Work begins on multi-million Wrexham super prison

Published date: 14 November 2014 | Published by: Iwan Berry

CONSTRUCTION work has finally got under way on a £212m prison on Wrexham Industrial Estate.

A Ministry of Justice (MoJ) spokesman yesterday confirmed work had started on the building on the former Firestone site.

“The prison will be the first in North Wales and will allow adult male offenders from the region to be held closer to their home areas, which we know is an important factor in reducing re-offending,” the spokesman said.

“Once operational, it is estimated the prison will create about 1,000 jobs and boost the local economy by around £23m per year.”

With an expected operational start date of 2017, the prison will be the largest in England and Wales and will house 2,100 Category C male offenders.

Plans for the prison, which is being built by contractor Lend Lease, were approved by Wrexham Council’s planning committee on November 3.

Councillors voiced concerns about the prison plans when put forward in October, with commitee chairman Cllr Michael Morris criticising a lack of detail but by the November meeting members were satisfied their concerns had been addressed, allowing work to go ahead.

Cllr Ray Squires, chairman of Abenbury Community Council – one of the communities to be affected by the arrival of the prison – said concessions over the prison’s construction would not have been won had campaigners not fought hard.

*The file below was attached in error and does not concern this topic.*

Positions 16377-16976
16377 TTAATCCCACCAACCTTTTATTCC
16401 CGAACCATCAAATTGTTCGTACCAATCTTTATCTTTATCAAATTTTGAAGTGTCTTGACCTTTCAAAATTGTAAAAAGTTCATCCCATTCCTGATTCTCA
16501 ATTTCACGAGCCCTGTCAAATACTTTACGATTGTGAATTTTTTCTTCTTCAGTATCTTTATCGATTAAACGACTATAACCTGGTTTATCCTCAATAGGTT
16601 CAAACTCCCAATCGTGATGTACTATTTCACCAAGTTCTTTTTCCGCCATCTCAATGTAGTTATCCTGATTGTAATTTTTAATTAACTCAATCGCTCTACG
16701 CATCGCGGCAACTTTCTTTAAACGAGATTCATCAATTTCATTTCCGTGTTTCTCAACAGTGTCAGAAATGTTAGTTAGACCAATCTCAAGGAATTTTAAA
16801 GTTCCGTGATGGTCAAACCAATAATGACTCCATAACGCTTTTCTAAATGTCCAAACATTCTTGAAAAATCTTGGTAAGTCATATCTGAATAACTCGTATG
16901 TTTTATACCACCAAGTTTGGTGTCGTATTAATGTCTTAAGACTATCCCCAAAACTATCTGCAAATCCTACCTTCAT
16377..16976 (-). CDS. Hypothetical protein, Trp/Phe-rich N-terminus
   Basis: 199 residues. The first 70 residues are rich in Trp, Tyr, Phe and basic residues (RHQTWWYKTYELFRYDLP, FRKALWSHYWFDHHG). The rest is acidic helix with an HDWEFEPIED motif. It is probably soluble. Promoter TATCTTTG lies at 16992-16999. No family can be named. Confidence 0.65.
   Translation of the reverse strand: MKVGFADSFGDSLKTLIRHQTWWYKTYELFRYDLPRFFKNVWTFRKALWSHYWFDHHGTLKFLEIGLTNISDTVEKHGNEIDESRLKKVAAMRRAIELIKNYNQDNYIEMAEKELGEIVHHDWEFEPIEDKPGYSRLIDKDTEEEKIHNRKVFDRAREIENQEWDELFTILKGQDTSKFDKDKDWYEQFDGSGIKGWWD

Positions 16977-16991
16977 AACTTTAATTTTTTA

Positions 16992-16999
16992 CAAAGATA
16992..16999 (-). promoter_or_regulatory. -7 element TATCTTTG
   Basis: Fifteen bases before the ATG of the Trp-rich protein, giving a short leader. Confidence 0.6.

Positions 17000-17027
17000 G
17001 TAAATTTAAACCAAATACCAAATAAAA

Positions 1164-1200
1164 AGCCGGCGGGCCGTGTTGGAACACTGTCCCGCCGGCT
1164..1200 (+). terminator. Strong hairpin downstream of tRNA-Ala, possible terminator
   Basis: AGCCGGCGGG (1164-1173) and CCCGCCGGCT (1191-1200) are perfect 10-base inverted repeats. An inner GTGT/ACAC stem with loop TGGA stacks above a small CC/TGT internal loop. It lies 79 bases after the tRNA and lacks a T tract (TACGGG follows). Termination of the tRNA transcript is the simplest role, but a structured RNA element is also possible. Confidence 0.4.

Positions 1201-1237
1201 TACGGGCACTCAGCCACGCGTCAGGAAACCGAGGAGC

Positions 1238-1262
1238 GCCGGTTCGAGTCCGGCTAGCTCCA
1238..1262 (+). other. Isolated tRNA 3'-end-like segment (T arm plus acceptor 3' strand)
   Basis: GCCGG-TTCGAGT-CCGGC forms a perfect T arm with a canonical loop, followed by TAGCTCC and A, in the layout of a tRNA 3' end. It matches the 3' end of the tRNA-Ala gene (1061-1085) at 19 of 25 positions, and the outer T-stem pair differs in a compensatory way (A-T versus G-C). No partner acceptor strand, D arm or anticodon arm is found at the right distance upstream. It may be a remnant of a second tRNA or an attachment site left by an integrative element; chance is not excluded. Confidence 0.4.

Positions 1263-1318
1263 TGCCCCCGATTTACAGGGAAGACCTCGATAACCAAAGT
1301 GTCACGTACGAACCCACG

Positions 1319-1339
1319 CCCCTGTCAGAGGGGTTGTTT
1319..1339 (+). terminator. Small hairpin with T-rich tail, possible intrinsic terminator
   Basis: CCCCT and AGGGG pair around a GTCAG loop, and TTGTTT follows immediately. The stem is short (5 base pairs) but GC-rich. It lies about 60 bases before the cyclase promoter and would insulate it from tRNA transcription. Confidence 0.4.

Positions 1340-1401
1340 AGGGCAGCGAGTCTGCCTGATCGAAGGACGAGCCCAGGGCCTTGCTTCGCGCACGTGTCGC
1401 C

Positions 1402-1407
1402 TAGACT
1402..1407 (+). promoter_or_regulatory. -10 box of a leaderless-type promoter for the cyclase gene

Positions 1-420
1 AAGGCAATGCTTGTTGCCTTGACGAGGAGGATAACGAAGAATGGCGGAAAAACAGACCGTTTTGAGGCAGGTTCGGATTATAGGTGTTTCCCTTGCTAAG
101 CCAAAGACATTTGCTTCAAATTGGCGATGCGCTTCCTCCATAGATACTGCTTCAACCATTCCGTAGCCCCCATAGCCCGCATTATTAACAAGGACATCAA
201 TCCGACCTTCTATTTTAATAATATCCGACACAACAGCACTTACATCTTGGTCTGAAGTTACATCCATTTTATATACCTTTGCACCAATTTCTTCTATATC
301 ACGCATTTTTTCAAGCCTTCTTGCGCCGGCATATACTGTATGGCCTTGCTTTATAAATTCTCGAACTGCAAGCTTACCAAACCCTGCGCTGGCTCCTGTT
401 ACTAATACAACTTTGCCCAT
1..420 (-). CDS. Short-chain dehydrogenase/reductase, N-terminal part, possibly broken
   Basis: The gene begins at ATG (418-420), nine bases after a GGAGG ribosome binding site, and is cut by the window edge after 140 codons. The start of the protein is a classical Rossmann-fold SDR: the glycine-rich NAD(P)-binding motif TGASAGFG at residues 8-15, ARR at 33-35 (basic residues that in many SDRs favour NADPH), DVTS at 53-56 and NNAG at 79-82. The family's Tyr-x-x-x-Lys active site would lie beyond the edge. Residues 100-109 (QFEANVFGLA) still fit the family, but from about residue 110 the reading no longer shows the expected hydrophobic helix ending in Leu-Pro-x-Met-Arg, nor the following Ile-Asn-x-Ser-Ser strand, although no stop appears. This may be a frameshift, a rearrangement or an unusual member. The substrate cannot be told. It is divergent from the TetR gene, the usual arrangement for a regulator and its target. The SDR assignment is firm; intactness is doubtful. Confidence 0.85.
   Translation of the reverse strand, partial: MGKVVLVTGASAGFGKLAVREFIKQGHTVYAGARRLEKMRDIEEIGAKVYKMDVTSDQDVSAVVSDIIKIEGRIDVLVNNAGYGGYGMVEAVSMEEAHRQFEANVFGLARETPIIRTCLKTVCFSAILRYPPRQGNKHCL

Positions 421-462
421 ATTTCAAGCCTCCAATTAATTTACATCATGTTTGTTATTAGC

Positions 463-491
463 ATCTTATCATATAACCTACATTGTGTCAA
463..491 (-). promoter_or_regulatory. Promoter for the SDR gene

He said: “We know it’s coming, but if we hand’t fought against it, I don’t think we would have got the concessions we did.

“They’ve agreed to plant extra trees and boundaries in to screen the prison and they’ve agreed to put extra car parking in, and we know there’s going to be a bus service.

“We knew it was inevitable. You can’t fight the government.

“But if we hadn’t fought it all the while, they wouldn’t have given us what we’ve got.”
Wrexham Council’s lead member for economic regeneration, former council leader
Neil Rogers, said: “We cannot underestimate what benefits the new prison will bring to our county and the knock-on effects it will have on businesses throughout North Wales.

“We have already seen massive interest from businesses throughout the area via our supplier engagement events and we believe these benefits will be worth around a fifth of the total contract value, some £30m spent on local businesses.

“There will be around 100 apprenticeships, recruited locally where possible, and around 500 days of work placement schemes increasing each year during construction. Everyone involved in this project is to be congratulated on the hard work that has gone into this.”

Chirk councillor Ian Roberts, a former Mayor of Wrexham, also believes the planned development will create a large number of jobs and provide long-term financial security for the entire region.

“I think this development will prove to be hugely beneficial in financial terms for the entire area.

“We’re talking about the creation of 1,000 jobs at the prison itself, on top of all of the construction workers who will be needed to complete the massive building work on the prison.

“The allied service jobs which will be affiliated to the prison will surely thrive on the basis of this development too.

“I am aware of the strong opposition to this development from those who say the prison is not wanted, and that its huge size will encroach on the town.

“However, I believe the benefits of the project by far outweigh the negative aspects and that ultimately it will bring long-term prosperity.”